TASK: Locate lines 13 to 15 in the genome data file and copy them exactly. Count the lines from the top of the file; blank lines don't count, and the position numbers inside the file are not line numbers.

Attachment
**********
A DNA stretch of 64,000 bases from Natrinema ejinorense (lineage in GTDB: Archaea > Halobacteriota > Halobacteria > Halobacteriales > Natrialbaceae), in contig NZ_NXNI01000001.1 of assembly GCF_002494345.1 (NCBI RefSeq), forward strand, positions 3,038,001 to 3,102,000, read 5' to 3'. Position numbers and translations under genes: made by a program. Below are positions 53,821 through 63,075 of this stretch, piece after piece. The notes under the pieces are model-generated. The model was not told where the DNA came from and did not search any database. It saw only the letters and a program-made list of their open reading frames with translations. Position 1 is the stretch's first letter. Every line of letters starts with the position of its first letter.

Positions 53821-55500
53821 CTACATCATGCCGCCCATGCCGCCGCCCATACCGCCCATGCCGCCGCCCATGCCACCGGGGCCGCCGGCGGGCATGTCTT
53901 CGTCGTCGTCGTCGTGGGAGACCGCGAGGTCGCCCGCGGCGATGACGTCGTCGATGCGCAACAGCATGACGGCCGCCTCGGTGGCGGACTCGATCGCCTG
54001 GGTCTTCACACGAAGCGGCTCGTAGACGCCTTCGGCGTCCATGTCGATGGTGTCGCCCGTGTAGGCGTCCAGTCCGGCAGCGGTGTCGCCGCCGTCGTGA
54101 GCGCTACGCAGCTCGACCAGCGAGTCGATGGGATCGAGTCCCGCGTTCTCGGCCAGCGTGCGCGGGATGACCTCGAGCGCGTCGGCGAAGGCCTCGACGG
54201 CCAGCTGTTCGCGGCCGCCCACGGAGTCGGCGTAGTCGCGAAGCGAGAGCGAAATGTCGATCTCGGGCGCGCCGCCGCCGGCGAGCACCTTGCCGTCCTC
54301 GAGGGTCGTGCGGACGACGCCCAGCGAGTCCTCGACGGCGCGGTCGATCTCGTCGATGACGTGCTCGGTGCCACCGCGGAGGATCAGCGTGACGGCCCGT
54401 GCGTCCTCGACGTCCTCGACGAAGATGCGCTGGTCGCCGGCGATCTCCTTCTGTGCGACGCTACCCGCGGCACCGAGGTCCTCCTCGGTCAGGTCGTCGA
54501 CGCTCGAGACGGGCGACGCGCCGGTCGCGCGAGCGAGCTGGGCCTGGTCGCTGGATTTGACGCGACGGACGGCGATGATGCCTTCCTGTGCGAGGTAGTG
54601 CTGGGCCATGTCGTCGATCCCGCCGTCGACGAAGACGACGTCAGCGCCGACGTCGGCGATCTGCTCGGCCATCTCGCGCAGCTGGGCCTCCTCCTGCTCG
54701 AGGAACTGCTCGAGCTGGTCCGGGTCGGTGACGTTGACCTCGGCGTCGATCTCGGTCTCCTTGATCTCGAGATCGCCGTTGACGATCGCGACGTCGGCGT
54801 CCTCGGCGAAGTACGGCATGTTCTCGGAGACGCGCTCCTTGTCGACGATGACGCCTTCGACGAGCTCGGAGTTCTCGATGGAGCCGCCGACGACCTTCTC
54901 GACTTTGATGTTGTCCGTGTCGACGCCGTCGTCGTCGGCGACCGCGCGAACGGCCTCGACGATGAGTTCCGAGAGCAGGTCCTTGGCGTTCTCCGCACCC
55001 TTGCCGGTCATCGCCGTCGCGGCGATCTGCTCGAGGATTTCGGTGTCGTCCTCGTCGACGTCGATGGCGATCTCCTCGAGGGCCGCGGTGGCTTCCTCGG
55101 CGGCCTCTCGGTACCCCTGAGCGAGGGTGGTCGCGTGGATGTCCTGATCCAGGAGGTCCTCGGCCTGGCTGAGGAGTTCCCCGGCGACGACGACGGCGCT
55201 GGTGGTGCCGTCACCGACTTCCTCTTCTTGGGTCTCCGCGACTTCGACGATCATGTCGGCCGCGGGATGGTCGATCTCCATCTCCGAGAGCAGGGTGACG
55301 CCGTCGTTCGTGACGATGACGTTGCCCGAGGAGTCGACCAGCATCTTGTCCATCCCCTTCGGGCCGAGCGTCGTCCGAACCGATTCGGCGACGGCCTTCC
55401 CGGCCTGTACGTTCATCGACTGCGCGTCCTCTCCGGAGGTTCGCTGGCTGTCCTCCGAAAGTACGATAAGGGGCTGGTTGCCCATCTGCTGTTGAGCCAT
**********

54801 CCTCGGCGAAGTACGGCATGTTCTCGGAGACGCGCTCCTTGTCGACGATGACGCCTTCGACGAGCTCGGAGTTCTCGATGGAGCCGCCGACGACCTTCTC
54901 GACTTTGATGTTGTCCGTGTCGACGCCGTCGTCGTCGGCGACCGCGCGAACGGCCTCGACGATGAGTTCCGAGAGCAGGTCCTTGGCGTTCTCCGCACCC
55001 TTGCCGGTCATCGCCGTCGCGGCGATCTGCTCGAGGATTTCGGTGTCGTCCTCGTCGACGTCGATGGCGATCTCCTCGAGGGCCGCGGTGGCTTCCTCGG